Black Suffrage in Federalist America

In 1790, free black men could vote on equal terms with whites in New Hampshire, Massachusetts, Rhode Island, Connecticut, New York, New Jersey, Pennsylvania, Delaware, Maryland, and North Carolina. Free black men were enfranchised in the new states of Kentucky in 1792 and Tennessee in 1796, although the right was removed in Kentucky in 1798 and in Tennessee in 1834.

From Alexander Keyssar’s, The Right to Vote: The Contested History of Democracy in the United States.

(Noted in The Rise of American Democracy: Jeffreson to Lincoln by Sean Wilentz.)

» Posted: Wednesday, September 27, 2006 | Permanent Link

Pluto’s Final Indignity

Once the International Astronomical Union (IAU) made its final decision on the definition of a planet, several outstanding naming issues were able to go ahead. One such issue was the official naming of the objected designated 2003 UB313, nicknamed “Xena” by its discoverers, as “Eris”, or more officially, 136199 Eris.

Also this week, Pluto was assigned a number from the IAU’s Minor Planet Center. From now on, Pluto will be officially known as 134340 Pluto.

What’s most startling about these numbers is their sheer magnitude: that six-figure digit for Pluto signifies that it is the 134,340th minor planet to have been catalogued since the first asteroid, Ceres, was discovered in 1801.


134340 Pluto and its three moons, Charon, Hydra (P1) and Nix (P2)

There as been an explosion in the number of asteroid discoveries in just the last ten years due to robotic sky surveys, such as The Lincoln Near Earth Asteroid Research (LINEAR), The Lowell Observatory Near-Earth-Object Search (LONEOS) and Spacewatch. As of 1996, the highest assigned asteroid number was for 7367 Giotto. In less than 10 years, over 100,000 new objects have been discovered, had their orbits determined and been assigned catalogue numbers.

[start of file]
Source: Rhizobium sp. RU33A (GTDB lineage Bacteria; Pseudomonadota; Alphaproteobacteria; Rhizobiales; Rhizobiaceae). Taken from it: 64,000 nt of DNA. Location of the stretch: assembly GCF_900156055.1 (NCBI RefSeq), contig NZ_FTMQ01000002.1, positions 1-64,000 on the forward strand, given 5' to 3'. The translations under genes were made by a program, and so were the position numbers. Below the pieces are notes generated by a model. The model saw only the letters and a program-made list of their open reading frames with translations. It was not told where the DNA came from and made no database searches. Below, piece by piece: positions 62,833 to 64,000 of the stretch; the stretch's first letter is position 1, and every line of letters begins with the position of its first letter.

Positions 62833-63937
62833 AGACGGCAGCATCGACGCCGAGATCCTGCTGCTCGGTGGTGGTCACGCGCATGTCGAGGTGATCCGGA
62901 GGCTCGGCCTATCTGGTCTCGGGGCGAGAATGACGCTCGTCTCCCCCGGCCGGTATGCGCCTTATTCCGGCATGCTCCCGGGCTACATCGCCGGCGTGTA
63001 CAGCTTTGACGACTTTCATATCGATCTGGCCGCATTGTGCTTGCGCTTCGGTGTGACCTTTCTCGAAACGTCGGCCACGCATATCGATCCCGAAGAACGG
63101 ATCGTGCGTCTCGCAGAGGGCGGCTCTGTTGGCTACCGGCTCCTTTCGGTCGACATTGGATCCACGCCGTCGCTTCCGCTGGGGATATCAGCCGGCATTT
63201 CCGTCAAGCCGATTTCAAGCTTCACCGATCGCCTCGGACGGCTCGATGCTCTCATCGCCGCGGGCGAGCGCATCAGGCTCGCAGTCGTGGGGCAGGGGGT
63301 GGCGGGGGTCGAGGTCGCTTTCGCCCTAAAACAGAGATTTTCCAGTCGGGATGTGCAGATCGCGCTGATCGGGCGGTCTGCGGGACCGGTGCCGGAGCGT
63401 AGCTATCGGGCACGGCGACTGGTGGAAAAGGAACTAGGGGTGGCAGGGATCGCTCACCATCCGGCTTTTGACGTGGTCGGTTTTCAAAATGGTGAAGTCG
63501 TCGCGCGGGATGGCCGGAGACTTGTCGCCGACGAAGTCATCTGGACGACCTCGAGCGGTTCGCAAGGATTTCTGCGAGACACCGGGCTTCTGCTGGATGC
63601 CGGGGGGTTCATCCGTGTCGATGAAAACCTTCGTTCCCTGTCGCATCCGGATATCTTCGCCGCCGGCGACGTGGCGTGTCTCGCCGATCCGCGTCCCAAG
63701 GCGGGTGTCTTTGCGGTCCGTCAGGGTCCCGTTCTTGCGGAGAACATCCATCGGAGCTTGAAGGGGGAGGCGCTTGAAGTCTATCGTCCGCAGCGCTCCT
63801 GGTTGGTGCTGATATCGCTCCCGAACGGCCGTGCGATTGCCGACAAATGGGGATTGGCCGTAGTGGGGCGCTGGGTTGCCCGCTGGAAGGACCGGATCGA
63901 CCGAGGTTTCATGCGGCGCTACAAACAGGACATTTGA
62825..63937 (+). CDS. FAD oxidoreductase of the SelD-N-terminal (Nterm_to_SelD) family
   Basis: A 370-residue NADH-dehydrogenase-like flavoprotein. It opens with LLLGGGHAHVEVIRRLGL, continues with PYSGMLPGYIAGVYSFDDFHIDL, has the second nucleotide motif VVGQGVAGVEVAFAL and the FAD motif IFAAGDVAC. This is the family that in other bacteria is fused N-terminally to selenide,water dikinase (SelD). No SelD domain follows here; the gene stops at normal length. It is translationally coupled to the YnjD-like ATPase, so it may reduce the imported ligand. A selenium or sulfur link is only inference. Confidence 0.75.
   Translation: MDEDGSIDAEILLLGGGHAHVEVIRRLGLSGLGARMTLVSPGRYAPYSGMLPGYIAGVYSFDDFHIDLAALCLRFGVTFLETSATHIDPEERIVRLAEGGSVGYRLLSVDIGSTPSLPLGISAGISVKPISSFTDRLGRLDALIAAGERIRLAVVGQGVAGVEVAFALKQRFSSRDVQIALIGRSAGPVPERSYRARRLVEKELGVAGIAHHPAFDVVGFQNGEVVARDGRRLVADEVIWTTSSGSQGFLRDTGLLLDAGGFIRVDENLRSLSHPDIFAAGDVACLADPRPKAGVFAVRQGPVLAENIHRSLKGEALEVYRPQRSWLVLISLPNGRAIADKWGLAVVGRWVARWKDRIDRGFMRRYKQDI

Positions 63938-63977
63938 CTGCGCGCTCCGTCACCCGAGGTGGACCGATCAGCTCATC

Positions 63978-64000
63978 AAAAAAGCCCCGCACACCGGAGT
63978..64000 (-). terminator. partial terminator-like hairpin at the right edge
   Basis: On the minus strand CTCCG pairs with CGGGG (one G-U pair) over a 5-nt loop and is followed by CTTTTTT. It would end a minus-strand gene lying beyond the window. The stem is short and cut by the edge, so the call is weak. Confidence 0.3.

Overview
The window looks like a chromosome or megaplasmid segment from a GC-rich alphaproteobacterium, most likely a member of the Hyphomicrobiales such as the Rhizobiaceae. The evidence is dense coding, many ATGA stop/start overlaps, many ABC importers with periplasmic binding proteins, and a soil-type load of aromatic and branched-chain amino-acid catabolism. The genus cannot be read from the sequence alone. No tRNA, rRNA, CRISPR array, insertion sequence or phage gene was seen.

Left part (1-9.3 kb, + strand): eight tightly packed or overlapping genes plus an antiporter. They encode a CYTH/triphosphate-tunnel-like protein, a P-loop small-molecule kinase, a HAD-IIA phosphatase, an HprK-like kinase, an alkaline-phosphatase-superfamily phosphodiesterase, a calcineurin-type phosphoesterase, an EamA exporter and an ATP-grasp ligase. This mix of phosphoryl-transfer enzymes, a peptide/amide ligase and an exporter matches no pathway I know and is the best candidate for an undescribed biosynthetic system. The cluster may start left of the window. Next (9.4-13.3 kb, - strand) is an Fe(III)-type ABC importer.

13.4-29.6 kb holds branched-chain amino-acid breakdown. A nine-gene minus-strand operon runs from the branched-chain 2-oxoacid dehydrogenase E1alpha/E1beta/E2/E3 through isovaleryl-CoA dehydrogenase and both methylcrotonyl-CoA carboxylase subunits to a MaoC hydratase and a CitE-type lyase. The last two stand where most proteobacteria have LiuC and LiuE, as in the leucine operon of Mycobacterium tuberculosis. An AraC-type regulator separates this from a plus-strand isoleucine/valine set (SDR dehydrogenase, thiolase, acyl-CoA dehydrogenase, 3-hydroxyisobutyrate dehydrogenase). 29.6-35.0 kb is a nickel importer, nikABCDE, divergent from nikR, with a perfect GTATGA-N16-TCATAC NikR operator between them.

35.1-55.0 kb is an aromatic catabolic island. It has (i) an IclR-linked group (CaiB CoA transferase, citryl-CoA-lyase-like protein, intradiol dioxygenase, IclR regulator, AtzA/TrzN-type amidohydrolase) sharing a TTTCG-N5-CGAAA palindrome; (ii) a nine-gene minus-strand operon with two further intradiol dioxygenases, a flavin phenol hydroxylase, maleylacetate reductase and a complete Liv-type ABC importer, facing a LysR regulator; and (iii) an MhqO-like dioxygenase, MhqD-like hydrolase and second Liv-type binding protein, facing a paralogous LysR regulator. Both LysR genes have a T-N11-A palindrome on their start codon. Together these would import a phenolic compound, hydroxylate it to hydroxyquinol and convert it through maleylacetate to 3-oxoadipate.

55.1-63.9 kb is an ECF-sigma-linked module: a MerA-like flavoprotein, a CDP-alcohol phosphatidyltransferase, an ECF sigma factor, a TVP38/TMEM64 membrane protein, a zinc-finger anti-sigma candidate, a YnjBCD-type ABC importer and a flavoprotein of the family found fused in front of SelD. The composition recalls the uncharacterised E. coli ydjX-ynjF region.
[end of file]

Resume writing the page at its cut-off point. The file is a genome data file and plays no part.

» Posted: Sunday, September 17, 2006 | Permanent Link

About Time

I was struck by this line from a recent reflection written by Roger Angell for The New Yorker:

Supreme Court Justice Oliver Wendell Holmes, Jr., who had served on the bench into the nineteen-thirties, had in his long lifetime shaken hands with [both] John Quincy Adams […] and John F. Kennedy.

Every so often I find myself a bit awed at how much the world has changed in my relatively short lifetime. As a kid in the 60’s and 70’s the Amazon rain forest was an endless expanse of utter mystery; the Arctic an impossibly remote place; urban sprawl was just beginning its creep; malls were barely known. In 40 or so short years, places that seemed protected by their sheer vastness and distance are under threat, and even my home town appears about to be over run by growth.

The note about Justice Holmes above led me to realize that I’m about 1/5th the age of the United States—a rather significant percentage (and which only continues to grow.) Only 4 other of my lifetimes connects back to the age of George Washington. When looked at from this perspective, the sense of accelerating change is really one of unwarranted expectations of stability.

For entirely different purposes, Richard Dawkins, in his article Gaps in the Mind, envisions a sense of connection to the even more distant past:

Molecular evidence suggests that our common ancestor with chimpanzees lived, in Africa, between five and seven million years ago, say half a million generations ago. This is not long by evolutionary standards … in your left hand you hold the right hand of your mother. In turn she holds the hand of her mother, your grandmother. Your grandmother holds her mother’s hand, and so on … How far do we have to go until we reach our common ancestor with the chimpanzees? It is a surprisingly short way. Allowing one yard per person, we arrive at the ancestor we share with chimpanzees in under 300 miles.

More poetically and perhaps darkly, Nabokov’s famous first line from Speak, Memory asserts that all sense of time pales when confronted by the infinite:

The cradle rocks above an abyss, and common sense tells us that our existence is but a brief crack of light between two eternities of darkness.

» Posted: Thursday, September 14, 2006 | Permanent Link